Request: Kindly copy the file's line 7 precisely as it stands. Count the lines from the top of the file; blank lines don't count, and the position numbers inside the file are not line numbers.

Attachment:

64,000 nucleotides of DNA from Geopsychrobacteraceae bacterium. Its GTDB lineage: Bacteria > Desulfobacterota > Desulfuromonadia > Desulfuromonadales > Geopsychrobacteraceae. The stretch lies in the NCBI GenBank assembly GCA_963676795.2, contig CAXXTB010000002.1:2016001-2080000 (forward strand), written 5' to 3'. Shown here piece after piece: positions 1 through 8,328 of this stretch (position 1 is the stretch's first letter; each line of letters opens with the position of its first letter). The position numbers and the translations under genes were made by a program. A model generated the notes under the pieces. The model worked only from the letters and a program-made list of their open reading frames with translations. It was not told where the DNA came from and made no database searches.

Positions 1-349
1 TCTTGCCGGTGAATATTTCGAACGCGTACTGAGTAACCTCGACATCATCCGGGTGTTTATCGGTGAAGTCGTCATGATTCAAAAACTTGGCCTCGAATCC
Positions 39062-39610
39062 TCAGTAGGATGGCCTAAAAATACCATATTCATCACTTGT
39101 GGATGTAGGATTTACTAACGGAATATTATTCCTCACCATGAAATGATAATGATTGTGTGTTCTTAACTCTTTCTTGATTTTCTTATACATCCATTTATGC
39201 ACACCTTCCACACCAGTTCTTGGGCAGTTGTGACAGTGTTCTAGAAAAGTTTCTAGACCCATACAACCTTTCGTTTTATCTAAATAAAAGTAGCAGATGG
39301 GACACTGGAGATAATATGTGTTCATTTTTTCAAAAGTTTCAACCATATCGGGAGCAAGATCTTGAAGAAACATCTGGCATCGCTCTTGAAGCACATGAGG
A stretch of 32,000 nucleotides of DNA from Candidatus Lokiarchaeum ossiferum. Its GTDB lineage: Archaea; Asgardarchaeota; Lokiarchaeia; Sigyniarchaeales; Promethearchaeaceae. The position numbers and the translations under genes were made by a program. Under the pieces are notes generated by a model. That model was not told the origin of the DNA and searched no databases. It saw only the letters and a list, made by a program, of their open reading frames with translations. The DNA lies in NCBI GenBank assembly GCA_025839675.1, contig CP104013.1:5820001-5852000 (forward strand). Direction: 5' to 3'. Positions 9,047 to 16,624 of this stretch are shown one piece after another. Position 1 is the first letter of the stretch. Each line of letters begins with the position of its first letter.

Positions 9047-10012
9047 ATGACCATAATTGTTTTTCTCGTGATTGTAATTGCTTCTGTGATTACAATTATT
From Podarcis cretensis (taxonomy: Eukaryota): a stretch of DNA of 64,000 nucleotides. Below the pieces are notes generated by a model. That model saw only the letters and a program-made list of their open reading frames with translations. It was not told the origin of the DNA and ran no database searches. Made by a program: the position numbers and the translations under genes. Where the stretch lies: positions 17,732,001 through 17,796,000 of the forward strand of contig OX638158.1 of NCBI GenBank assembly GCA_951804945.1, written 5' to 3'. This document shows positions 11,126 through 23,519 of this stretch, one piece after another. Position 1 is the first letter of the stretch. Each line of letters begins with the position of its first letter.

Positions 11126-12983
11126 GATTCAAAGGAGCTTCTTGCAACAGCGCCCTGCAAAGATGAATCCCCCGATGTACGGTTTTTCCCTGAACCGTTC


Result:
39201 ACACCTTCCACACCAGTTCTTGGGCAGTTGTGACAGTGTTCTAGAAAAGTTTCTAGACCCATACAACCTTTCGTTTTATCTAAATAAAAGTAGCAGATGG